Ron DeSantis' Martha's Vineyard Stunt Might Help Migrants Stay in the U.S. on Special Visas

A Texas sheriff has certified that the migrants flown to Martha's Vineyard were the victims of a crime, which helps clear the way for them to apply for U visas.


In a surprising twist, Florida Gov. Ron DeSantis' move last month to fly dozens of migrants to Martha's Vineyard may end up putting those migrants on a pathway to obtaining a special visa—and potentially lawful permanent residence in the United States.

Legal questions quickly arose after DeSantis used state funds to transport nearly 50 migrants from San Antonio, Texas, to the island of Martha's Vineyard in September. Several of those migrants filed a lawsuit against DeSantis soon after the flights, alleging that Florida officials "made false promises and false representations" in order to entice them to board the planes.

The sheriff's office in Bexar County, where San Antonio is located, also announced that it would investigate whether the migrants were duped. "They feel like that was done through deceptive means," Sheriff Javier Salazar said. "That could be a crime here in Texas and we will handle it as such."

Yesterday, Salazar certified that the migrants flown to Martha's Vineyard were the victims of a crime. "Based upon the claims of migrants being transported from Bexar County under false pretenses, we are investigating this case as possible Unlawful Restraint," Salazar said in a statement to GBH News. Under the Texas penal code, unlawful restraint, or restricting someone's movement without consent, includes actions that involve "force, intimidation, or deception." Salazar noted that his office had "submitted documentation through the federal system to ensure the migrants' availability as witnesses during the investigation."

The sheriff's certification move is notable because it clears the way for the migrants to apply for a U visa, which is devoted to victims or witnesses of crimes, through U.S. Citizenship and Immigration Services (USCIS). "Once certified, the crime victim can apply to USCIS for a U visa, which, if approved, allows them to remain in the US in nonimmigrant status and eventually can lead to Lawful Permanent Residence," said immigration attorney Rachel Self, who has been assisting the migrants legally.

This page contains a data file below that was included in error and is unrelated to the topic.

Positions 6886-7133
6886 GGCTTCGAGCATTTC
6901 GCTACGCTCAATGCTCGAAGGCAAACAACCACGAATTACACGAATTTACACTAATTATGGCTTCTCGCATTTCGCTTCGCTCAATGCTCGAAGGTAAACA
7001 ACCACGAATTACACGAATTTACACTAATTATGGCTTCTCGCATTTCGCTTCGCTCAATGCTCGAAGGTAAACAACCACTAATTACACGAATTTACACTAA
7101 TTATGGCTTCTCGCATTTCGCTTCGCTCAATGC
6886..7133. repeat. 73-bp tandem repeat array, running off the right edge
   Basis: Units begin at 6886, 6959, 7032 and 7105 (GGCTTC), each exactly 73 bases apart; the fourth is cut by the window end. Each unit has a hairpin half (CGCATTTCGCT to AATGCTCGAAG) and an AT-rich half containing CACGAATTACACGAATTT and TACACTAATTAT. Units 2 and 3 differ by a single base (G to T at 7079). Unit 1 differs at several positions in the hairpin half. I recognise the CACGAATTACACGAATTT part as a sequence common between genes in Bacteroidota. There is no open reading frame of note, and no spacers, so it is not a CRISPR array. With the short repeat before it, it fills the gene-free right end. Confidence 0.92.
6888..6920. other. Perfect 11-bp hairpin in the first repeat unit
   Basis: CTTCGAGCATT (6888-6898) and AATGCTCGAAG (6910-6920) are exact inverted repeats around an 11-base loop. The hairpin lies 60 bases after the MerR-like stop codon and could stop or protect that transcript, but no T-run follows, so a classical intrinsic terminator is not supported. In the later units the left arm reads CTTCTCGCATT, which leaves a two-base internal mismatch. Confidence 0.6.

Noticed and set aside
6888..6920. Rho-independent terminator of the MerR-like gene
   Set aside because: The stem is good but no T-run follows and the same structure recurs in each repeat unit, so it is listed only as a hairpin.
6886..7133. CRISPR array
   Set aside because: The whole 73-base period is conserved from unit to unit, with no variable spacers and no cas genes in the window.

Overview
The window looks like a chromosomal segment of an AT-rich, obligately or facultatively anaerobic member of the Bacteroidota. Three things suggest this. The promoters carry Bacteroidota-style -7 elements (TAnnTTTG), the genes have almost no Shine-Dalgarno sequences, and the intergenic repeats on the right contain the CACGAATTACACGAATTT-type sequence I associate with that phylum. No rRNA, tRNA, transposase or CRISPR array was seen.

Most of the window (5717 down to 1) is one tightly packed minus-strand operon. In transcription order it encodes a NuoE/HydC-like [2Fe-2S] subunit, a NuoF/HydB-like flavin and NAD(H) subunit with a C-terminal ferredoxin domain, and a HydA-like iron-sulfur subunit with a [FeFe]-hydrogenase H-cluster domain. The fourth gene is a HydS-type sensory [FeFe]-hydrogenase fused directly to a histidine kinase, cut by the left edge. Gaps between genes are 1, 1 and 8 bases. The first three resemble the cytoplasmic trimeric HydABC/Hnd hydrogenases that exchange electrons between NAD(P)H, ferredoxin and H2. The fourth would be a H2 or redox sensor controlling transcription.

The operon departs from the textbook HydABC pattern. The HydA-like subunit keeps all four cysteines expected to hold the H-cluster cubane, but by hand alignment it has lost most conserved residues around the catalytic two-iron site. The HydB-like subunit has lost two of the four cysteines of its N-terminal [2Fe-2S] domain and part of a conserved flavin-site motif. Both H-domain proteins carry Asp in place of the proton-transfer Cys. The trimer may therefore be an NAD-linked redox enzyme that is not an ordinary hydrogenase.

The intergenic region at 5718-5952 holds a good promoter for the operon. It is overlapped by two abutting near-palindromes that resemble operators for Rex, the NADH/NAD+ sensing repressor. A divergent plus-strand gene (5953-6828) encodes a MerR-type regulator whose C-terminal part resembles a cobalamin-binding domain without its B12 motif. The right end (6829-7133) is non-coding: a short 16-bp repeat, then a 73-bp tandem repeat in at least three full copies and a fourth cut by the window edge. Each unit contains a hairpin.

But backlogs spell a lengthy process for migrants who hope to obtain U visas. There were over 285,000 U visa petitions pending as of FY 2021, per USCIS data. According to a March report by the Niskanen Center, it would take more than 17 years for the government to process all U visa applications at its current pace. What's more, Congress caps the number of visas at 10,000 annually. But as Politico notes:

Once the Venezuelans submit their applications, they will likely be allowed to work and protected from deportation. Last year, the federal appellate court that covers Massachusetts ruled that a Honduran man could not be removed from the country while his U visa application was pending.

"Ironically by choosing to transport the migrants to Martha's Vineyard…all of these victims are now protected from removal while their U visa application is pending due to the Granados Benitez case," Self wrote in her statement.

This development in DeSantis' Martha's Vineyard stunt speaks to how counterproductive showy immigration enforcement schemes can be. Often done in the name of fiscal responsibility, moves in Texas and Florida have racked up massive bills at taxpayers' expense. The Martha's Vineyard flights have also landed DeSantis in the Treasury Department inspector general's crosshairs: The governor is now under investigation for potential misuse of federal COVID-19 funds to cover the flights.

Judging by his actions, DeSantis is no champion of immigrants. But because of how the migrant flights have backfired, he could prove to be an inadvertent helper to some.